This gave almost half the field the invitation they needed to ditch the poor performing medium tyres for a set of reliable hards.

Esteban Ocon and Nico Hülkenberg started the race on the hard tyre, and so their performance provided all the teams some indication on longevity.


Tyre wear? What tyre wear?

Chart 5 Hard tyre degradation

Tyre degradation chart for hard compound in 2023 Azerbaijan GP

Chart 5 above shows the degradation profiles during the Grand Prix on the hard tyre for both Ocon and Hülkenberg as well as the faster-lapping Leclerc and Perez. For all drivers, the profile is reasonably stable, showing very little signs of wear.

It is only after 44 or so laps that Hülkenberg starts to see a rapid deterioration in performance on the hard tyre that sends him tumbling down the order.

But Ocon is able to go almost the entire race distance on his starting set of hard tyres, stopping only on the final lap to complete his obligatory pitstop.

Other teams would have seen the lap times during the first 20-30 laps of Ocon and Hulkenberg’s stint during the race and understand that the hard tyre would likely be able to make it to the end.

Providing additional information on tyre longevity isn’t the only thing that Ocon and Hulkenberg’s race did.


DRS Train killed the midfield battle

Chart 6 Midfield cumulative delta

Midfield cumulative delta chart for 2023 Azerbaijan GP

Knowing the poor performance of the medium tyre, Ocon and Hülkenberg were in it for the long haul having started on the hard tyres.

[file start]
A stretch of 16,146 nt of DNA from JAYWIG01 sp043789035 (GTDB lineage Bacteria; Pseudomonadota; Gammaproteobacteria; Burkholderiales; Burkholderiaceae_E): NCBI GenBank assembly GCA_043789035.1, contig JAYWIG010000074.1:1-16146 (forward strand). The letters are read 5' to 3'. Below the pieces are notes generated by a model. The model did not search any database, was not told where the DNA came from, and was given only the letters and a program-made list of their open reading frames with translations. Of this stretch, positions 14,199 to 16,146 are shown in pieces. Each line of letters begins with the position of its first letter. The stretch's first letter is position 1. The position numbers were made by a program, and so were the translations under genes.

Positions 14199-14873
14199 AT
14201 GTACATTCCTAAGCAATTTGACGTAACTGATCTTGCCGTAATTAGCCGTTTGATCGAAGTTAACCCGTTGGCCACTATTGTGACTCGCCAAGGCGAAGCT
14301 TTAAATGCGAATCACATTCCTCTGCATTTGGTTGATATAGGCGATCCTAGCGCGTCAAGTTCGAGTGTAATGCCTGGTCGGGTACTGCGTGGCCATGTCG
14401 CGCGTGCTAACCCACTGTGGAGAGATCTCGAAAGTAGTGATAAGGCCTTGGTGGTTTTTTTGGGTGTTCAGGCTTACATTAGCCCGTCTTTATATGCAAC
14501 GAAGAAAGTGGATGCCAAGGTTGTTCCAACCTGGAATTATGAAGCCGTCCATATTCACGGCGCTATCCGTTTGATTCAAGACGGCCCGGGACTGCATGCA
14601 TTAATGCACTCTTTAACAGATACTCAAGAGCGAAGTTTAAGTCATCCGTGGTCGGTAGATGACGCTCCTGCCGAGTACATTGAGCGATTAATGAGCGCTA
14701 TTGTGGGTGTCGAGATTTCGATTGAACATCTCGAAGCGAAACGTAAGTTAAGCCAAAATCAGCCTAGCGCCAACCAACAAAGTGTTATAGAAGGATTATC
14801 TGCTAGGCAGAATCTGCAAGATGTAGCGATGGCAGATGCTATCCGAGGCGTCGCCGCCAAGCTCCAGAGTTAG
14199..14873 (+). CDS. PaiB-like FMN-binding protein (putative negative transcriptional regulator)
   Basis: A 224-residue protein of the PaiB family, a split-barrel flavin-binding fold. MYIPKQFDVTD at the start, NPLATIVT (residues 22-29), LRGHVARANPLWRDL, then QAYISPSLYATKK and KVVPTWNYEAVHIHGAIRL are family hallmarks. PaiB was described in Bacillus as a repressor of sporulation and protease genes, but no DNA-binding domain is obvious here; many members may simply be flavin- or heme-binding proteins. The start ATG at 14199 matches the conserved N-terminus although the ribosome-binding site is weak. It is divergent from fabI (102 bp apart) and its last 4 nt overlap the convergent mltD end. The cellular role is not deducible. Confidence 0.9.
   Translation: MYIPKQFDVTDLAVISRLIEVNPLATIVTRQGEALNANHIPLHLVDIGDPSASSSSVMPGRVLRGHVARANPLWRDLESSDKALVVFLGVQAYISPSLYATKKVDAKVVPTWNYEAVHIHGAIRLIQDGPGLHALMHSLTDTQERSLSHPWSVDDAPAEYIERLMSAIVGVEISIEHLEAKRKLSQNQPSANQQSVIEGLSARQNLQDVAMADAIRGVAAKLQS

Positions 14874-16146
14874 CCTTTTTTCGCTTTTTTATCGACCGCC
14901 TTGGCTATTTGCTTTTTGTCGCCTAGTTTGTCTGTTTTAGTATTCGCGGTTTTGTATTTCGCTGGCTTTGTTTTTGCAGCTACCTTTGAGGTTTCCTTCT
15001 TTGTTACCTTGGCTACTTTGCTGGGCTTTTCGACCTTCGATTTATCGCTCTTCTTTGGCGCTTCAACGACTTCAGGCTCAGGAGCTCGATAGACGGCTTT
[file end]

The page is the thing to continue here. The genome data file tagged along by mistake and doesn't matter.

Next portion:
With everyone else seemingly locked in for a one-stop, the pair’s best bet was to hold out for a safety car for a cheap pitstop for a hope of nabbing a points finish.

But their long stint forced the formation of a train behind them, as the relatively unchanging performance of the hard tyre decreased overtaking opportunities.

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This endured for most of the race with the only relief coming from Hulkenberg’s tyres falling off a cliff and Ocon’s eventual pitstop. This is clearly evident in Chart 6 above, another cumulative delta covering most of the field.

It largely killed any potential intrigue or action in the midfield as the pack fell into a procession around the streets of Baku.

And so the Azerbaijan Grand Prix rolled to an end with barely any overtaking, minimal variation in pace or tyre degradation, and with the majority of the field on a uniform strategy.

Teams were operating from the same limited information they received over the weekend, with less time to experiment in practice: narrow windows that led to narrow outcomes.

Formula 1 may be after more thrilling racing. But more races may not mean better races. Practice creates the opportunity for more game theory and it is this that helps with more intriguing racing.

Future format changes should look to widen the spectrum for setup and decision making, not narrow it.